Whitman uses an all-encompassing "I" throughout Leaves of Grass. It is an inclusive first-person narrator. Whitman's own opinions and experiences often intersect with the all-encompassing "I" because Whitman often described himself as the archetypal American man. Whitman's use of the all-encompassing "I" is an effective technique in actualizing the concept the democratic self and establishing poetry as a democratizing medium.
The Modern Man
In "One's-Self I Sing," the modern man is an ideal of American society that Whitman hopes to achieve through his poetry.
Whitman casts himself as the subject of several of his poems. As both the poet and a character, he presents himself as an archetype of the American everyman.
The otherworldly specter who visits the narrator in "As I Ponder'd in Silence" and demands to know what he, as a poet, "sings" about. Whitman meant the phantom to represent the ancient poets, whom he saw as his creative equals.
Whitman often refers to the soul as if it were a tangible, interactive entity. He believed that all human souls are connected, and a person's soul is what enables love, spirituality, and ultimately, humanity.
Whitman believed that the body is the vehicle through which a human soul can experience the world. Because of this, his work emphasizes cherishing the body and keeping it sacred. Additionally, Whitman frequently writes that male bodies and female bodies are equally important.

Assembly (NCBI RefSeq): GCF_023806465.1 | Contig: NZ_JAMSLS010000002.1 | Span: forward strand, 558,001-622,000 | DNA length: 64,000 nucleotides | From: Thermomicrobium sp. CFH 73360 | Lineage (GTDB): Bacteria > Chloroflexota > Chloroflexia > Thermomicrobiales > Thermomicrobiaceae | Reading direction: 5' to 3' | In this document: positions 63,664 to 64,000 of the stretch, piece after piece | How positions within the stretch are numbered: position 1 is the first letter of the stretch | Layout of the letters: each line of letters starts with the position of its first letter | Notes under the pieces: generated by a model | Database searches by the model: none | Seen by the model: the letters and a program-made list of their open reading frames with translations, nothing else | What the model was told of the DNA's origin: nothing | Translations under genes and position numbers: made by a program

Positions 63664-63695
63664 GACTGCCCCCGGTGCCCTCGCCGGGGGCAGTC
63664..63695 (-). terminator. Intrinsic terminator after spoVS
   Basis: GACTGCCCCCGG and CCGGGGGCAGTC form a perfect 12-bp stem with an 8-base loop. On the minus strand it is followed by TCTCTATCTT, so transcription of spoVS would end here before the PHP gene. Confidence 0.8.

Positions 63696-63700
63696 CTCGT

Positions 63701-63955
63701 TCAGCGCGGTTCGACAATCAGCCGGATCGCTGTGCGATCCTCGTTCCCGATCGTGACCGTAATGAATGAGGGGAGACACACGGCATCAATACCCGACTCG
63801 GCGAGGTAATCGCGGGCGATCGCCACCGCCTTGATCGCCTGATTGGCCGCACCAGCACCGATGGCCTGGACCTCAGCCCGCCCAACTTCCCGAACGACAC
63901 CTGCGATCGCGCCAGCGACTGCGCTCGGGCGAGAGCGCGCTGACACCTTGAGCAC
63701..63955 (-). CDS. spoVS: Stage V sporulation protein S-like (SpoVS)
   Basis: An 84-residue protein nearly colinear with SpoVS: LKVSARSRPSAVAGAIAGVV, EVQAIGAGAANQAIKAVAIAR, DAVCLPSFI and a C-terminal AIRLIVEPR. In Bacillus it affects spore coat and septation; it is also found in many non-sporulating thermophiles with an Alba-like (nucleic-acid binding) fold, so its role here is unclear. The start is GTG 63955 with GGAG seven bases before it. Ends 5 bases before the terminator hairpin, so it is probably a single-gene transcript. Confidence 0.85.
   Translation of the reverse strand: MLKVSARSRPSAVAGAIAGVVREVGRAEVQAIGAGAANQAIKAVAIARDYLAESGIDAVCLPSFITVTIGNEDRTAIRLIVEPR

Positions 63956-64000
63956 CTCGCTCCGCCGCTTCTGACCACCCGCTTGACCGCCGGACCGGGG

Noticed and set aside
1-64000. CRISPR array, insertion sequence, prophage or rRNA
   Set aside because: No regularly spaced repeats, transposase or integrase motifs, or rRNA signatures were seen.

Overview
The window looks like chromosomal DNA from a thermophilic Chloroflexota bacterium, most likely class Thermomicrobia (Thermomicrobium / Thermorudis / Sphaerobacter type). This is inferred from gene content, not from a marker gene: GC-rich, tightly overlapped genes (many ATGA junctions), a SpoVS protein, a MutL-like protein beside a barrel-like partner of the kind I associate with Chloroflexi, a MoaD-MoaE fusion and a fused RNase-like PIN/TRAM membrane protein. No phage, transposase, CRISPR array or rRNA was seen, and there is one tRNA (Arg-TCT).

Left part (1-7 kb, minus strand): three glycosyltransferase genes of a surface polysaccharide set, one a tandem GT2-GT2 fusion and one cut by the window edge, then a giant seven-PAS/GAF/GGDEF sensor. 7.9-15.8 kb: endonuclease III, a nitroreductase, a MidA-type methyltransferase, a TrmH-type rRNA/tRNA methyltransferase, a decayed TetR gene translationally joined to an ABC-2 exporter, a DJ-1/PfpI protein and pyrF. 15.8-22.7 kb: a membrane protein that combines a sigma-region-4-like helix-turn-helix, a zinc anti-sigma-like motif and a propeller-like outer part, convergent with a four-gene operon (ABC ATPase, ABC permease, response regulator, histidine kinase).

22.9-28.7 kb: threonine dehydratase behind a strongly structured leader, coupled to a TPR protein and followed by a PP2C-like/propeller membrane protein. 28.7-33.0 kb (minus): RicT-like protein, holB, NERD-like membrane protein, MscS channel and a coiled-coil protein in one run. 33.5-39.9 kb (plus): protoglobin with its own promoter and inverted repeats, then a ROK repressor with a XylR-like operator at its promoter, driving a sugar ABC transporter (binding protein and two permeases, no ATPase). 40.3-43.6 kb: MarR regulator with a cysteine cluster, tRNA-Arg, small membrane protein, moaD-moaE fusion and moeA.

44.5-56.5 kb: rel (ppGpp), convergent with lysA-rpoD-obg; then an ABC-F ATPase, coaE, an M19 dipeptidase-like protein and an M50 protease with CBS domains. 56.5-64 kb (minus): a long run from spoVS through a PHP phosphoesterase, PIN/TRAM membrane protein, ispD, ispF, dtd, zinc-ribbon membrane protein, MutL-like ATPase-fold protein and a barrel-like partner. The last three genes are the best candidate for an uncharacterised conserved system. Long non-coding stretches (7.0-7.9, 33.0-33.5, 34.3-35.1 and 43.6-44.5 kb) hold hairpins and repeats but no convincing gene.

The subject of the poem "For Him I Sing" is an unidentified "him" - a representation of Whitman's ideal self.
In "I Hear America Singing," Whitman describes the mechanics singing as they do their work. They are an integral part of America's collective voice.
In "I Hear America Singing," the carpenter sings as he measures his beams. Whtiman saw the working man as an archetypal American.
In "I Hear America Singing," the mason sings as he leaves for work. A mason is a worker or a builder working with stone.
In "I Hear America Singing," the boatman is singing about his boat.
In "I Hear America Singing," the shoemaker is singing while he sits on his bench and works on shoes.
In "I Hear America Singing," the deckhand is singing on the steamboat deck. On a ship, a deckhand is responsible for maintenance, cargo handling, mooring, and other jobs that require manual labor.